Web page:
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Summary: The parable of the Pharisee and the Tax Collector. Justification with God what does it comprise of? But wait it appears that Humility is foundational to right relationships with God.

Jesus had a way of getting to the heart of the matter; he had a way of taking a situation and telling a story to address matters that needed addressing, he used parables those stories about a made up situation, to get to a point that he knew his followers or would be followers could do with some knowledge about and some insight on.

He took everyday situations and used them to show the very heart of God, the essence of the love of God, and how God wants relate to people, and how he wants them to relate to him.

In his book “The Jesus I Never Knew”, Philip Yancey, quotes J. B Phillips telling of how a senior angel is showing a very young angel around the universe and that the junior angel is amazed and the work of the creator the, "splendour of whirling galaxies and blazing suns", and then the senior angel shows the young angel, a floating ball of a planet that "looked as dull as a dirty tennis-ball to the little angel, whose mind was filled with the size and glory of what he’d seen." The senior angel then tells the young angel that God the creator himself spent time on that ball and that he loves and cares for the creatures that live there. "the little angel face wrinked in disgust . ’Do you mean to tell me," he said, "that He stooped as low as to become one of those creeping crawling creatures of that floating ball?" The senior Angel replys, " I do , and I don’t think He would like you to call them, ’creeping crawling creatures’ in that tone of voice. For strange as it may seem to us, He loves them. He went down to visit them to lift them up to become like Him."

God the creator of the universe in the person of Jesus came here and taught us how we can relate and be in relationship with Him, God the creator of the universe.

What weight does that give to his words…to the relationship you have with him, to his Heavenly Father and to his Holy Spirit… to GOD?

I find myself awestruck at times that God would want to, let alone does have contact with me.

Jesus tells a story to some of his followers in Luke 18 and I believe that they were some of his immediate disciples. If you look at verse 1 of this chapter Jesus had been addressing and teaching disciples, was it some of them who were a bit to confident of their own righteousness it appears, who were I think a little struck with awe at their own wonderfulness, who were a little confident, a bit upright, a bit pious and pompous about themselves and looked down…not because they were taller or up a ladder, on everyone else. If you require further convincing of this, have a look at the way the disciples treated people who brought their babies to meet Jesus in verses 15-17. He told them this parable; Luke 18:10-14.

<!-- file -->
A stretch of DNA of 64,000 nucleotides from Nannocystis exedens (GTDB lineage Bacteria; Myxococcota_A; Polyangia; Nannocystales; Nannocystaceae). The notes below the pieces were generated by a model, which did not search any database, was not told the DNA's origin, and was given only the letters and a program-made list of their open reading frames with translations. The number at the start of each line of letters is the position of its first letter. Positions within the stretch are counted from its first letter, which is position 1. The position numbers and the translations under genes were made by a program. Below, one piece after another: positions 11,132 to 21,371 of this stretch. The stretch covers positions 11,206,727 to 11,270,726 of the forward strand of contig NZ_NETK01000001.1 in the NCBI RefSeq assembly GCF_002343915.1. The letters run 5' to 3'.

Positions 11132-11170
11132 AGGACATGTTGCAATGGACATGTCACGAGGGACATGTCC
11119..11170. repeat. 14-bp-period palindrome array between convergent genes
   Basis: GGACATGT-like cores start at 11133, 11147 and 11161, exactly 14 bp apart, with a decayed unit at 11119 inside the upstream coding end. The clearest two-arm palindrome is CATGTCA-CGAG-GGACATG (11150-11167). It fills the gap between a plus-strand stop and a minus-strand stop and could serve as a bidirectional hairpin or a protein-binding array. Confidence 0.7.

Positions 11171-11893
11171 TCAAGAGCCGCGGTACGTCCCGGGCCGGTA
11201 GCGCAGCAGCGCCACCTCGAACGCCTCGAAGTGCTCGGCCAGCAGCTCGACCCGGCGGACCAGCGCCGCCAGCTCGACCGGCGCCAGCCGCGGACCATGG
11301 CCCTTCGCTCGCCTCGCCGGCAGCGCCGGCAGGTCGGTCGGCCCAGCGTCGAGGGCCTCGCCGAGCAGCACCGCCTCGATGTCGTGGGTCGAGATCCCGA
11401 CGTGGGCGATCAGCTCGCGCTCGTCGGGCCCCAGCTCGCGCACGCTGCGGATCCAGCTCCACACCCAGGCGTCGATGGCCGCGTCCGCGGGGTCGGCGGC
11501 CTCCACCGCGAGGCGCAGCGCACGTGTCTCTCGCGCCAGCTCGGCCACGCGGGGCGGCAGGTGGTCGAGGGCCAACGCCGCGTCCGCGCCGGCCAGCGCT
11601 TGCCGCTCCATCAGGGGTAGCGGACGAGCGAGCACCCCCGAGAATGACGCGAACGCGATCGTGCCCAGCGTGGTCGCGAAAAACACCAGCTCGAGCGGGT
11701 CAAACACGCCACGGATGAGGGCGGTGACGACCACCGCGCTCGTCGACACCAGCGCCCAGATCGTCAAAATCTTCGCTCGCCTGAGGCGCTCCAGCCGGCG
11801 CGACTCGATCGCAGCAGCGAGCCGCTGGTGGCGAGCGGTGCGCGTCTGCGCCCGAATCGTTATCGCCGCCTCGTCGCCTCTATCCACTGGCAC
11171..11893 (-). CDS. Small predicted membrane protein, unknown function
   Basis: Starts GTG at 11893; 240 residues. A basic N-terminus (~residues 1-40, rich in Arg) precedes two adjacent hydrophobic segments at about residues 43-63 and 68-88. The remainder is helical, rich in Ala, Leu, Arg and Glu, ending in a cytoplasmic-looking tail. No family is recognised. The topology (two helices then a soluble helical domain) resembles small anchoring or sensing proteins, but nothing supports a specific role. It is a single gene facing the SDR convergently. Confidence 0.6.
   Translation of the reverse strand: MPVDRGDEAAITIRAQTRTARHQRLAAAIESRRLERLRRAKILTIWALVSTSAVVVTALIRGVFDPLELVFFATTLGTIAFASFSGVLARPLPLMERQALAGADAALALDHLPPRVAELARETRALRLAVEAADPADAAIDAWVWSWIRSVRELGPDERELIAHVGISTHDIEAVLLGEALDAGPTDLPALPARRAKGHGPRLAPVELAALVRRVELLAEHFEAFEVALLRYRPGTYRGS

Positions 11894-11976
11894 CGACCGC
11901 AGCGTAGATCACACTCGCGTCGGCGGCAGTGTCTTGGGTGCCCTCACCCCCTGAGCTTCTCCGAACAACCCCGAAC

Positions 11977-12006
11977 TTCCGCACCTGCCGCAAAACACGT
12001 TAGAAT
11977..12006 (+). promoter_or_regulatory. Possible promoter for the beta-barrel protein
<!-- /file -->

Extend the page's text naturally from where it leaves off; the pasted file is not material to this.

1) So here are two blokes, the Pharisee bloke and the Tax collector bloke.

a) As we know because the Pharisees keep turning up in the gospels, these blokes were not exactly flavour of the month with Jesus and visa versa, but they were seen at the time by many as pillars of the community.

How is it that Mister Pharisee prays?

Think about it as we look at his prayer, by the way, what is it we do when we pray? Any ideas, what is prayer? How does he pray?

Lets see what he says, he prayed about himself, he gave thanks, but in doing so cast judgement upon others, and then he told God that he was right with him. It’s as if he said “Thanks God that I’m not as bad as other people, including the tax collector bloke and by the way I do more than what is expected of me, so there.”

b) The tax collector, I find intriguing. These blokes may have been alright with Jesus, but with the local Jews, they were never popular, they were pond filth, foam, froth, in fact they were seen as scum. Tax Collectors worked for the Romans, who were the invading force and very brutal powerful land lords. On Rome’s behalf the tax collectors took taxes and they made sure that their commission was anything but fair. They could because they had the whole weight of Rome behind them.

You may remember the story of Zacchaeus; he makes a staring guest appearance in the next chapter of Luke as a Tax Collector who was so short that he had to climb a tree to see Jesus. There’s a great little children’s song about him, the first verse goes like this:

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